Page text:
CHICAGO (Reuters) - Cargill Inc [CARG.UL] is concerned the White House’s strategy to address unfair trade practices with China will not work and could lead to an escalating trade war, according to prepared comments the global grain merchant sent to U.S. Trade Representative Robert Lighthizer.
The five-page letter, submitted on Friday and made public on Monday, was in response to a request for public comments by Lighthizer’s office over its “Section 301” investigation, which authorizes tariffs in a bid to force changes to Chinese government policies over intellectual property.
The Trade Representative on Tuesday will begin holding three days of public hearings on proposed U.S. tariffs of $50 billion (£36.8 billion) on Chinese goods. The hearings, being held in Washington, are part of an expected 60-day public consultation period that USTR is pursuing before any of the so-called 301 tariffs can be activated.
President Donald Trump has threatened tariffs on imports of Chinese goods, and China has threatened to retaliate with duties on U.S. products, including soybeans and aircraft.
“Cargill has significant concerns with the potential enactment of unilateral tariffs and investment restrictions against China, and threats of escalating tariffs,” wrote Devry Boughner Vorwerk, Cargill’s vice president of global corporate affairs.
“While we understand the Administration’s intent is to generate substantive bilateral dialogue, we are concerned that this approach will not effectively advance the goal of addressing distortive trade practices,” she wrote.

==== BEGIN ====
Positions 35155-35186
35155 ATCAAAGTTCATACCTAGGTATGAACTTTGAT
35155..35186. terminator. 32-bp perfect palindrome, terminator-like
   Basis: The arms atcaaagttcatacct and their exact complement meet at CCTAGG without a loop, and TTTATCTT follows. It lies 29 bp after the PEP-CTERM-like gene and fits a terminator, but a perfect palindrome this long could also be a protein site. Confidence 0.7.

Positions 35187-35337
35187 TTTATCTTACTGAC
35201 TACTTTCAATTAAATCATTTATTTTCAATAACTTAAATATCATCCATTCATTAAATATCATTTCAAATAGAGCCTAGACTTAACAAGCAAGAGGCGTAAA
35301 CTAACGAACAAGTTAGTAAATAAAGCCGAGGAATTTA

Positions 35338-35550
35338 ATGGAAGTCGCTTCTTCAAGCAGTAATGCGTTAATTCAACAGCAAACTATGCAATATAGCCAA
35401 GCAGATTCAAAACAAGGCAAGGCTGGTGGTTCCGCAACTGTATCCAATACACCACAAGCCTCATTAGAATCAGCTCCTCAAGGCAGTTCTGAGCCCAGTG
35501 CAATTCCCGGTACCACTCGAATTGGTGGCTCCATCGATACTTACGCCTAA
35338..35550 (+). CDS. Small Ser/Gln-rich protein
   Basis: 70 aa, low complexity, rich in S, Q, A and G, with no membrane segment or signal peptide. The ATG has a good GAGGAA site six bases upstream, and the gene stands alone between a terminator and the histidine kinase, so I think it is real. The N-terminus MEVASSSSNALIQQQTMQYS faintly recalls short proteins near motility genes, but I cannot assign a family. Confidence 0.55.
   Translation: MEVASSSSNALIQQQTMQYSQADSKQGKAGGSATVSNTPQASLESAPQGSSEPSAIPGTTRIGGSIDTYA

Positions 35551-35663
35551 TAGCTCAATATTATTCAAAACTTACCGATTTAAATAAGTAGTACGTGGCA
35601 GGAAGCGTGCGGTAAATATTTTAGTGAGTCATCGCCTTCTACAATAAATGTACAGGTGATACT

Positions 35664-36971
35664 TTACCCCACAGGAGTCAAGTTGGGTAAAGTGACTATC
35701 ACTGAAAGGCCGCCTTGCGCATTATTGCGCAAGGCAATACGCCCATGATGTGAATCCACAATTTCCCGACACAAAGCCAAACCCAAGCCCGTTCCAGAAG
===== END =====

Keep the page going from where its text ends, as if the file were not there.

Global grain marketers such as Cargill and rivals Archer Daniels Midland Co (ADM.N) and Bunge Ltd (BG.N) have seized upon trade tensions between the United States and several of its top export markets, including China, to turn around struggling trading units following one of the toughest years ever for the industry.
However, growing trade disputes are disrupting agricultural supply chains worldwide, with ships carrying U.S. sorghum exports turning around after China raised prices for buyers.
In the short term, U.S. farmers will be hurt the most by declining prices linked to China’s tariffs on soybeans, Boughner Vorwerk said. The crop is the top U.S. agricultural export to China, worth $12 billion last year.
“History has shown that the use of tariffs is unsuccessful in achieving lasting solutions – the current challenges between the United States and China are no different,” she said.
Top U.S. trade and economic officials are preparing to meet this week in Washington with Chinese Vice Premier Liu He for talks on trade concerns ranging from intellectual property protections to farm goods to steel capacity.
Reporting by P.J. Huffstutter in Chicago; Additional reporting by David Lawder in Washington, D.C.; Editing by Leslie Adler